The midterm election is over and it ended with a split Congress as most polls suggested would be the case. The Democrats will have control of the House and the Republicans will have control of the Senate come January 2019.
That changeover will come soon enough, yet there is a lot of open road still for the stock market to travel between now and year end.
Call it the final exam and how the stock market grades out from here is naturally on everyone's mind.
Making a Case
There are a number of reasons why the punditry is making a case for the stock market to finish this year with a bang:
- The uncertainty surrounding the midterm election is over and investors can feel good that a split Congress means there won't be a legislative unwinding of market-friendly policies.
- November marks the start of the best six-month return period for the stock market, so this is typically a seasonally strong time.
- There is going to be performance chasing by fund managers who have underperformed their benchmark.
- Corporate share buyback activity will pick up in earnest now that the third-quarter reporting period is mostly behind the market.
- Valuation is more attractive in the wake of the October correction. The S&P 500 trades at 16.1x forward twelve-month estimates -- a slight discount to the five-year historical average and versus 18.3x at the start of the year.
- They expect President Trump and President Xi to convey some trade tension detente after meeting at the G20 Leaders' Summit Nov. 30-Dec. 1.
- The Federal Reserve could signal that it might not raise interest rates as much as it currently projects.
Generally speaking, we hear two variables cited often that would ignite a year-end rally.
The first variable is the U.S. striking a trade agreement with China. That hopeful outlook, however, doesn't necessarily rest on an actual agreement.
It has been suggested that China and the U.S. simply dialing down their trade disagreement would be enough to get the market popping.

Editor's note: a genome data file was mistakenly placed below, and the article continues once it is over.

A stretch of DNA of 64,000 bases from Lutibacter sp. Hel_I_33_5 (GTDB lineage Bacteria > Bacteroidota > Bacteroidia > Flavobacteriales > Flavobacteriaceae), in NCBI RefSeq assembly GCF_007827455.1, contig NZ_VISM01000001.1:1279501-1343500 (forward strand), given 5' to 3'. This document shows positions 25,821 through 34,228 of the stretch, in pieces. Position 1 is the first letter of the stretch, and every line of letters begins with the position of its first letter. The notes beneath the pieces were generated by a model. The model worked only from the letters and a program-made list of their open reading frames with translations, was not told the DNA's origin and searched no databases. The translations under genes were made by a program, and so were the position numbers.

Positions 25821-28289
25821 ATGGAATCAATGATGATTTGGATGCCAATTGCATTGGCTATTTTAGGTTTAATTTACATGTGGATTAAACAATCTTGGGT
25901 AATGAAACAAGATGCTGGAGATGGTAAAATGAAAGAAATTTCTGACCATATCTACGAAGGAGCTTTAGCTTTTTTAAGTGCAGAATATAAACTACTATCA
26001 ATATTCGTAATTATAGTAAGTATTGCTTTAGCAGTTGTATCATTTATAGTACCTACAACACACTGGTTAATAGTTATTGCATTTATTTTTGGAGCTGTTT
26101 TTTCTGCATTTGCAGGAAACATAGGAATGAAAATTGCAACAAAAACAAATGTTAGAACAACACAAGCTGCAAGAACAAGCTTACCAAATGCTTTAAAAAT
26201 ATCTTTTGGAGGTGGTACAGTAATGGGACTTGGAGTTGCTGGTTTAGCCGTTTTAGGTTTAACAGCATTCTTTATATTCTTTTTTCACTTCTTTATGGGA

The second variable is the notion that the Federal Reserve refrains from raising the target range for the fed funds rate in December or leaves the impression coming out of that meeting that the rate-hike path in 2019 might be less steep than the market currently fears.
With the November policy directive from the Federal Reserve in hand, there is ample reason to think the Federal Reserve will agree to raise the target range for the fed funds rate at its December meeting.
Accordingly, it would take quite the negative economic development, or financial shock, for the Federal Reserve to hold off on a rate hike in December. If it did, then there are going to be bigger things for the stock market to worry about that would negate today's thinking that holding off on a December rate hike would be a rally catalyst.
Like any preparation for a final exam, there is a lot to study and to think about. In turn, there is typically a lot of guess work that goes into what one thinks will be part of the final exam.
It is primarily guess work when it comes to the stock market's behavior from one day to the next, too, let alone over the span of a seven-week stretch, which is what remains in 2018.
There are technical and fundamental elements that provide a basis to make an educated guess, but that's all it is because no one knows for certain what the future holds.
Also, it is asking a lot of anyone to accurately predict crowd psychology. This past week was a perfect case in point.
On Wednesday the stock market rallied strongly in the wake of the midterm election results. The Nasdaq Composite, for example, surged 195 points, or 2.6%, on Wednesday.
Lots of people were feeling really good about the reaction and the notion that it was the start of a big, year-end rally. By early afternoon Friday, the entirety of that gain -- and then some -- had been wiped out.
It's still possible to see a big, year-end rally unfold, yet it's a reach to consider it preordained at this juncture when trade tension with China is still thick, when cracks in the global economy and U.S. housing market are evident, and when, most importantly, the Federal Reserve is still very much inclined to raise interest rates at a time when a growing number of stock market participants think it shouldn't be.
What It All Means
In light of today's presentation, you are probably wondering what our best educated guess is for the stock market's path into year end.
Our belief is that it is apt to look much like it has of late -- great one day and not-so-great the next.
That's because real interest rates are still low, yet the Federal Reserve is still on course to take them higher. Moreover, there isn't any good sense yet in the market as to where the endpoint will be with the tightening of monetary policy (which also includes efforts to cut the size of the Federal Reserve's balance sheet).
That uncertainty will be an ongoing source of trading volatility and an excuse to sell into strength.
The stock market has passed the midterms, yet the final exam is still in progress. A passing or failing grade is going to depend a lot on interest rate expectations.